Red Herring’s executive chef Jacob Coronado and bar manager Clay Livingston are now part owners of the bar and restaurant — and their first order of business was to change the dinner menu.
The plan was always for the two to build up “sweat equity,” which would later turn into real equity in the business, Livingston told Insider. However, the process was sped up when restaurateur and Red Herring co-owner Brett Davis left to work at a Michigan winery.
Davis is no longer involved with Red Herring. Mo Deljoo, who owns the building and is an entrepreneur, is still a co-owner of the restaurant and bar.
Our mutual friend Kevin had tipped me to the prospect of all sorts of positive changes in the offing for Brett. If it hasn’t been made clear already, I think very highly of this man and wish him all the best both personally and professionally.
But when one of only two Master Sommeliers in Louisville goes to Michigan to work in a winery, it strikes me this is a story meriting slightly more coverage than an aside in an article in just one local publication — no offense intended with regard to Caitlin Bowling, who’s a fine reporter.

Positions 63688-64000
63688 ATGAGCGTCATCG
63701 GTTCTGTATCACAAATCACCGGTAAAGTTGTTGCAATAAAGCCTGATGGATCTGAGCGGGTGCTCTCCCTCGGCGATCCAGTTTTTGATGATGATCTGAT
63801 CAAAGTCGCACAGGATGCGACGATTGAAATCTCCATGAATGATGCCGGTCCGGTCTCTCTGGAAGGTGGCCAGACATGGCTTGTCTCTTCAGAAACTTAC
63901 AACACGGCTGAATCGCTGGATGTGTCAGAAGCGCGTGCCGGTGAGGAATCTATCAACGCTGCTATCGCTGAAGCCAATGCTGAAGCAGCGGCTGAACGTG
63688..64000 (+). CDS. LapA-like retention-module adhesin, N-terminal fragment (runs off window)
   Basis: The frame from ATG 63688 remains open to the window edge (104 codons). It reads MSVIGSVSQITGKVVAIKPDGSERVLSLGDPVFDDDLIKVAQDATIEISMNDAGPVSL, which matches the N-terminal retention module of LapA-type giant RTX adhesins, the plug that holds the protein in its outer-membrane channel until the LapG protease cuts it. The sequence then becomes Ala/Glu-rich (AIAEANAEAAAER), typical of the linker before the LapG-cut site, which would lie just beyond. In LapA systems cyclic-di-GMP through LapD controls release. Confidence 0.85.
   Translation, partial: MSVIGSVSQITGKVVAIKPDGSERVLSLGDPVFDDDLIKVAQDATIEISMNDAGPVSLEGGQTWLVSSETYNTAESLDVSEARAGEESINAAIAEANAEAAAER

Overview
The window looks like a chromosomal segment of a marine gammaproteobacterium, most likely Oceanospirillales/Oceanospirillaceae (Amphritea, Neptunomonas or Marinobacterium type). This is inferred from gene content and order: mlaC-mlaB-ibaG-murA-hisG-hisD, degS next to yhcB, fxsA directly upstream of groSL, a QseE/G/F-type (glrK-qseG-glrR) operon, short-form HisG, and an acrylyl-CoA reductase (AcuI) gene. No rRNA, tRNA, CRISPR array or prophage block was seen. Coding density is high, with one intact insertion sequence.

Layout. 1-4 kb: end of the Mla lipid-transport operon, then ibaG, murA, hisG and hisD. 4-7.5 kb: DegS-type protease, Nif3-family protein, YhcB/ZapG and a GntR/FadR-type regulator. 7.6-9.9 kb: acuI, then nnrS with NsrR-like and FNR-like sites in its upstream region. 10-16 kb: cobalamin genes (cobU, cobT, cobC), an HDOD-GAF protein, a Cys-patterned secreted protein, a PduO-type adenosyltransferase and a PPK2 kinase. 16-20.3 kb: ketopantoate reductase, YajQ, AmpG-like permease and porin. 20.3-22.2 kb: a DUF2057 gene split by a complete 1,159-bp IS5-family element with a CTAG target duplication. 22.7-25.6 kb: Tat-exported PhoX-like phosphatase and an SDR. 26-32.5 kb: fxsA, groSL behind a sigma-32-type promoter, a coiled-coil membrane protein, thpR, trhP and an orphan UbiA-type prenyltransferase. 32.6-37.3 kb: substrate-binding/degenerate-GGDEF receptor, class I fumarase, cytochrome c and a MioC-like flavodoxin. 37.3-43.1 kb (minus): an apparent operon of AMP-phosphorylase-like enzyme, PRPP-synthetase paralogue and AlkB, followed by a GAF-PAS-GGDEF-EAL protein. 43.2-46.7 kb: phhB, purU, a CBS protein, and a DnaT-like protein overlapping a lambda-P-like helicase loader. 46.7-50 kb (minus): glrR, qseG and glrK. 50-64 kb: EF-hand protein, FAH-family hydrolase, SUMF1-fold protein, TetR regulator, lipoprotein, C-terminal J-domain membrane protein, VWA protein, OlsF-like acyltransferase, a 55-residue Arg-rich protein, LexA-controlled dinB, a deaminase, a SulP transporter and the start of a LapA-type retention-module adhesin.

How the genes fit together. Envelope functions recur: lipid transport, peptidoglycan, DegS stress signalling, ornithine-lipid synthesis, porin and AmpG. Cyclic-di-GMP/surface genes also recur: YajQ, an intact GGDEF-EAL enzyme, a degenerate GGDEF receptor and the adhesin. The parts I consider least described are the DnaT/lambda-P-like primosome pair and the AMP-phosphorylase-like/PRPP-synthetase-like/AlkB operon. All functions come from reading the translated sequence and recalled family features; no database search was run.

The only constant is change, or changing of the guard. Many thanks to Brett and Scott for their efforts toward making Louisville such a wonderful food and drink city.
As an added bonus, here’s a post from Potable Curmudgeon dated August 24, 2005. Both Scott and Brett were in attendance that evening, and I’m very glad Diana was driving.
At the recent L & N beer dinner, a chat with table mates led to the setting of a date for a meal, accompanied by wine and beer, the idea being to compare pairings of both libations with food — and to give the Curmudgeon something to write about for the next issue of “Food & Dining” magazine.
Deadlines have a way of sneaking up on you.
Last night was the night, and the Bristol Bar & Grille in downtown Louisville was the place. It was a gorgeous, cool summer evening, with a light breeze coming in from the terrace, and a view of “old” Main Street across the way.
We join the party well in progress:
Beer highlights included Lindemans Cuvee Rene Gueuze with fried calamari, Schneider Weisse and a Bibb salad (including Stilton cheese, walnuts and mandarin oranges) and Stone Smoked Porter with the glazed pork chop and baked potato at the bottom of the photo.
Great wine, mostly reds, and all European, flowed courtesy of the three high ranking area wine gurus in attendance. It’s always a treat to receive instruction from the best.
With a closing port flight available, only one dessert beer made it onto the table.
My only regret is that I have but one liver to give for research like this.